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DOJ Suit Over Visa, Plaid Deal Sounds a Lot Like a Monopoly Case

Nov. 10, 2020, 11:31 AM

The government’s lawsuit to block Visa Inc.'s $5.3 billion acquisition of Plaid Inc. contains language that could stir expectations of possibly stronger actions against the credit card giant.

The case, filed Nov. 5 in the U.S. District Court for the Northern District of California, only seeks to block Visa’s proposed deal to buy the fintech developer, known for its software used for linking apps to users’ bank accounts. But the complaint also details Visa’s “long history” of trying to stop other emerging rivals, including PayPal Holdings Inc., from expanding into the online debt market.

The deal “fits within an established pattern of Visa trying to thwart others from challenging its monopoly power,” the agency said.

If the DOJ were to pursue stronger actions, it could expand its complaint to include monopolization claims or file an entirely separate monopoly case.

“This could be a monopolization case, it’s all there,” said John Newman, a former attorney at the DOJ’s antitrust division who is now an antitrust professor at the University of Miami School of Law.

“There’s allegations of threats, coercion to prevent innovation, you have exclusive deals, and a high market share in an industry with high barriers to entry,” he said.

‘Exclusionary Conduct’

Visa allegedly used threats and exclusive deals to undermine competitors. That has prevented “cheaper, more efficient online debt options from gaining traction” the DOJ said.

Such accusations are similar to the monopolization claims the DOJ is pursuing against Alphabet Inc.'s Google.

Such claims, if found to be true, can carry hefty repercussions, including a possible court-ordered breakup of a company’s assets.

There are “enough strong allegations of exclusionary conduct” and “clear evidence of monopoly power” listed in the DOJ’s complaint to bolster a stand-alone monopolization case against Visa, said Sally Hubbard, the director of enforcement strategy at Open Markets Institute.

The DOJ didn’t immediately respond to a request for comment.

“Visa strongly disagrees with the Department of Justice (DOJ), whose attempt to block Visa’s acquisition of Plaid is legally flawed and contradicted by the facts,” it said in a statement.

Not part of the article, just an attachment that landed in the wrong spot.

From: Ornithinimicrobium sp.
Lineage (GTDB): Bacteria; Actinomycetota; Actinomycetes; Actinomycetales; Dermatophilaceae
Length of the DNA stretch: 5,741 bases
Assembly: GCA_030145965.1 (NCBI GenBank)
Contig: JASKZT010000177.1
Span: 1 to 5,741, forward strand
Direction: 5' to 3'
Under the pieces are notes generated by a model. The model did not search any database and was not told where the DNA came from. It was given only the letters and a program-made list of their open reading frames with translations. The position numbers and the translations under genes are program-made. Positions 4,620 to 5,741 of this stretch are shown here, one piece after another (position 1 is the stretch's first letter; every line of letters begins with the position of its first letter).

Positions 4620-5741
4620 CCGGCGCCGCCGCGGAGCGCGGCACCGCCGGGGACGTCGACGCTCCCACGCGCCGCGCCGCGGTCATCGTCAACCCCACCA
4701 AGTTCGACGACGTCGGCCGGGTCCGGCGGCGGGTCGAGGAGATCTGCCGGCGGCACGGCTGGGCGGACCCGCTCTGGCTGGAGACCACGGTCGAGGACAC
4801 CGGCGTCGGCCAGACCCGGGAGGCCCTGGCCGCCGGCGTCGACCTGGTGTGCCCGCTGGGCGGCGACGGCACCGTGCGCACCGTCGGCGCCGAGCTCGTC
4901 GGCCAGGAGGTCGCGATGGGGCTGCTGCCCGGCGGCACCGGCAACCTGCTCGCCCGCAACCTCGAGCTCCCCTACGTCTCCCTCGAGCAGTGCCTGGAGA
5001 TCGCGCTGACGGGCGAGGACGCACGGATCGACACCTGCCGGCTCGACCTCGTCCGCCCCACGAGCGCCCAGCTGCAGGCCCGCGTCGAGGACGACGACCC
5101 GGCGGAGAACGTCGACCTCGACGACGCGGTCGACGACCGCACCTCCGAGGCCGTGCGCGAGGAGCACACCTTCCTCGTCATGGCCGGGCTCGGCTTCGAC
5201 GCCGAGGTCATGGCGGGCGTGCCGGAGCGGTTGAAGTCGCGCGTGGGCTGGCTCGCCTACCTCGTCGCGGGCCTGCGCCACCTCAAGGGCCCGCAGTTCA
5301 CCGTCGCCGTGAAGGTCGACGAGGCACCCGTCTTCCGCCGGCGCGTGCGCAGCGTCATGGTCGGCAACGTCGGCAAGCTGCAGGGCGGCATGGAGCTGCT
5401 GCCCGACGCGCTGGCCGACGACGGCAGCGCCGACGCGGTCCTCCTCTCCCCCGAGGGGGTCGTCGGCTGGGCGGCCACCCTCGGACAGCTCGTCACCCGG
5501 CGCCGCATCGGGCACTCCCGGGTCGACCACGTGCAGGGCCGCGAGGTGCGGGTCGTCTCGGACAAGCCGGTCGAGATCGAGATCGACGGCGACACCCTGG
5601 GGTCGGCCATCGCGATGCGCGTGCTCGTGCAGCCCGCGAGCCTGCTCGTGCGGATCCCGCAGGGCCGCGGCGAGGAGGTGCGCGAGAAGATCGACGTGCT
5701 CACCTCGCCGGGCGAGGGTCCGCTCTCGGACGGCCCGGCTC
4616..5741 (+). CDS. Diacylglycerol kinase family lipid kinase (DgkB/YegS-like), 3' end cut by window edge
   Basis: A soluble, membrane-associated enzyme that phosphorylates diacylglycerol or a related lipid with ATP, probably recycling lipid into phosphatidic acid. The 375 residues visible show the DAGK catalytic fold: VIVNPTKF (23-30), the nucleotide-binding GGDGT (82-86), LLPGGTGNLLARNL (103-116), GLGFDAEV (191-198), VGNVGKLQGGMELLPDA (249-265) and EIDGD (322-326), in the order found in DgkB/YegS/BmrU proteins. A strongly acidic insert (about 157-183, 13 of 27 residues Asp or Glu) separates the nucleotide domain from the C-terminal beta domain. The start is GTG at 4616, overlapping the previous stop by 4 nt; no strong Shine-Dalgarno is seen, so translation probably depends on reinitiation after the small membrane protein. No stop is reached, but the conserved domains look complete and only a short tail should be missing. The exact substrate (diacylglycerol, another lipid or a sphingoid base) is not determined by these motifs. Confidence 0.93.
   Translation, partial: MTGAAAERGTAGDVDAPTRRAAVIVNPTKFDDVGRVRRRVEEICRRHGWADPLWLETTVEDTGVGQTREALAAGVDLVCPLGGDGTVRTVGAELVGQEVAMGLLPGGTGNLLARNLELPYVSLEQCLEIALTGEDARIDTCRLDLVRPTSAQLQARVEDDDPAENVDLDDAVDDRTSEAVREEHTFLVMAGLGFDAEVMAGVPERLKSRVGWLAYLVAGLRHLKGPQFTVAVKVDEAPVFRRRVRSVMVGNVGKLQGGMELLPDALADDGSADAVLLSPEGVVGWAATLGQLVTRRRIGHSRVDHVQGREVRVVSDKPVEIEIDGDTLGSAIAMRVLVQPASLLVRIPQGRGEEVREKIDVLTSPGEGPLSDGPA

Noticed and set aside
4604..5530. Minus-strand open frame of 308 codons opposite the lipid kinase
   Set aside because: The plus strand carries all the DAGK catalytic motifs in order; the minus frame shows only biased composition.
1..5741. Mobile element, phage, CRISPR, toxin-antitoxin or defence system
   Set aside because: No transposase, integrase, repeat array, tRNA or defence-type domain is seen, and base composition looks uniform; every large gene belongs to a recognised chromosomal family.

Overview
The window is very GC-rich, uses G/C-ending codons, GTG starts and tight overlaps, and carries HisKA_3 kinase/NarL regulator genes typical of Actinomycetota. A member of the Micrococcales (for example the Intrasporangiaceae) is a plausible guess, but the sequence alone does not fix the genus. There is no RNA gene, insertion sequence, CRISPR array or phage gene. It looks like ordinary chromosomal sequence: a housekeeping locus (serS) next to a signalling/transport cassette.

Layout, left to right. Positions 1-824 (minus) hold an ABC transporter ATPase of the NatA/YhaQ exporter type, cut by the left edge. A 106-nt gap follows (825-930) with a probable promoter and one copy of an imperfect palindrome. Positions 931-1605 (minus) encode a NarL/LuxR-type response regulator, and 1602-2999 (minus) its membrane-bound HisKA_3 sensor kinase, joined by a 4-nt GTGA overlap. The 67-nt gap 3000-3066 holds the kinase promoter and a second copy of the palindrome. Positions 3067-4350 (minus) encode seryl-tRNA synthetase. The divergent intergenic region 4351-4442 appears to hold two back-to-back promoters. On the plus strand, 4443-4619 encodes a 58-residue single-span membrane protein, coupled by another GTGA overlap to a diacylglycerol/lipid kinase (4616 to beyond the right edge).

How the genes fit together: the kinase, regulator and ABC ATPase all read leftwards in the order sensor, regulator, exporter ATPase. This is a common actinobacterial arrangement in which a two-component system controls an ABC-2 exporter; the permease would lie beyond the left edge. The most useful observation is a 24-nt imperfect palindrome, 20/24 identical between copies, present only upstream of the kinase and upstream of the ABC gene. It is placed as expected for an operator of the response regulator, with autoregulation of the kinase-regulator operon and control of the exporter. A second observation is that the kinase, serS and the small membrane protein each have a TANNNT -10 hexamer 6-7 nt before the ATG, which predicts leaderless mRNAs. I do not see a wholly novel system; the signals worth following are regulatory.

A spokesperson for Visa declined to provide further comment.

Past Lawsuits

Visa is no stranger to the government’s antitrust scrutiny, but it hasn’t been the focus of a monopoly case.

In 1998, the DOJ sued Visa and MasterCard Inc., alleging the two colluded to restrict member banks from doing business with other credit card companies, like American Express Co. A judge in 2001 ordered Visa and MasterCard to end their exclusionary conduct.

The DOJ also sued Visa, MasterCard, and American Express in 2010, alleging the three companies violated antitrust laws by enforcing anti-steering provisions that prohibited merchants from offering customers lower-fee credit cards.

Visa and MasterCard settled with the DOJ. But American Express litigated the case all the way to the U.S. Supreme Court, which in 2018 ruled in favor of the credit card company.

Merger Path

In its latest Visa case, the DOJ is asking a court only to prevent the acquisition.

The DOJ is best at bringing merger suits, considering that there’s substantial case law to support its position, said Avery Gardiner, general counsel and senior fellow for competition, data, and power at the Center for Democracy and Technology.

Merger cases also take less time because companies want a swift decision in order to close a transaction. Most merger suits take less than a year to complete, whereas cases seeking to tame a company’s conduct often take years to resolve.

“It’s smart to do this as a merger case because it is going to be easier for a judge to rule for DOJ,” said Gardiner, who previously served as a DOJ antitrust trial attorney, said.

But that doesn’t preclude the government from bringing a monopoly suit against Visa, Gardiner said.

The DOJ’s monopolization cases are much rarer than merger suits.

But in litigating Visa’s deal, the parties will conduct discovery and new facts may emerge that could support a monopolization case, said Hubbard, a former assistant attorney general in New York State’s Antitrust Bureau.

Mergers are time sensitive, and the DOJ has a narrow window to block them. “So it makes sense DOJ would do that first and but they can still bring a monopolization case against Visa separately,” she said.

Hubbard noted that the DOJ is already taking on the massive Google suit.

Whether the department will actually sue Visa with monopolization claims “is a question of where the DOJ will put their resources,” she said.

To contact the reporter on this story: Victoria Graham in Washington at vgraham@bloomberglaw.com

To contact the editors responsible for this story: Laura D. Francis at lfrancis@bloomberglaw.com; Roger Yu at ryu@bloomberglaw.com

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